Skin Cancer 101: A Guide Of General Questions For Patients

Posted on

Even though the skin is often not recognized as such, it is actually an organ and is the largest organ of your body. Because your skin is a bodily organ, you can see cancer develop on or in the layers of your dermis and epidermis. Skin cancer is scary because it is so easy to miss, as many people don't fully know what to look for or be alert to so they know when they should see a doctor. Here is a look at some of the most common questions about skin cancer and the answers you will want to know if you think you may be at risk. 

What are the symptoms of skin cancer?

Skin cancer can develop in many different forms and along many different parts of the body. Most often, however, skin cancer will show up in areas where the skin has been exposed to direct sunlight the most. Therefore, tumorous skin cancer most often appears on places like the face, head, or neck. Some of the most common symptoms that can tell you if a spot should be checked out include:

How will a dermatologist determine if a spot is cancerous?

Depending on what the doctor determines during their initial evaluation, you will likely be scheduled for a biopsy of the spot. A biopsy is a procedure in which small particles of a growth are harvested from the skin, and then those components are sent to a laboratory for further evaluation. A biopsy to evaluate for skin cancer may even be done the same day as your first appointment, especially if the growth protrudes from the skin and is easy to access.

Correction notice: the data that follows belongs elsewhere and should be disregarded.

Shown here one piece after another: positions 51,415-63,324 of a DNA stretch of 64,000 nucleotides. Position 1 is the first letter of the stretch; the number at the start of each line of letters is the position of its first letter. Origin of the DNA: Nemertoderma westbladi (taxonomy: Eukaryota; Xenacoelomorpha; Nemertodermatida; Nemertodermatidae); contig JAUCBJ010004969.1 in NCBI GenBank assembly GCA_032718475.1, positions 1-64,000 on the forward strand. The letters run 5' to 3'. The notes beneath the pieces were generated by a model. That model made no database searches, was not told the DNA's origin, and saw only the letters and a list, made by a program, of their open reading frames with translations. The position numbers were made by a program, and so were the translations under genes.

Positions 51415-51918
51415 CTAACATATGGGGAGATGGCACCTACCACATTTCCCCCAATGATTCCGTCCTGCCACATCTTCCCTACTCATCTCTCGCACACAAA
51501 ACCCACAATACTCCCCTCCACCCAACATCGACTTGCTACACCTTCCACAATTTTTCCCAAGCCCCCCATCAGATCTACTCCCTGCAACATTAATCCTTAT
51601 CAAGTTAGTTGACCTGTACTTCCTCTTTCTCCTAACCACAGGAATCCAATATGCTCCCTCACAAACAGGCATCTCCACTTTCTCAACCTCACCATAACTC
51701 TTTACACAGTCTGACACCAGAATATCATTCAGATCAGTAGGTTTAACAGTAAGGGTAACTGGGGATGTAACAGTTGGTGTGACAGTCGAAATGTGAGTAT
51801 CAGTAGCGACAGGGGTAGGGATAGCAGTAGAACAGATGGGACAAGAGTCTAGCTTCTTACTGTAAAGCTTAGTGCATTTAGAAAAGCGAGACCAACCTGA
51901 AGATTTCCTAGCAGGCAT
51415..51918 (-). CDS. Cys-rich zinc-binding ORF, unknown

What are the different ways skin cancer can be treated?

Skin cancer can be treated in many different ways because it is often outside of your body. Therefore, topical treatments may work, as well as basic removal of the cancerous spot, lesion, or mole. In severe cases in which the cancer has spread under the skin, the traditional treatment methods for cancer may be used, such as radiation therapy or even chemotherapy. The final plan of treatment will greatly rely on the location, severity, and size of the cancer.

Contact a cancer treatment center near you for more information and assistance.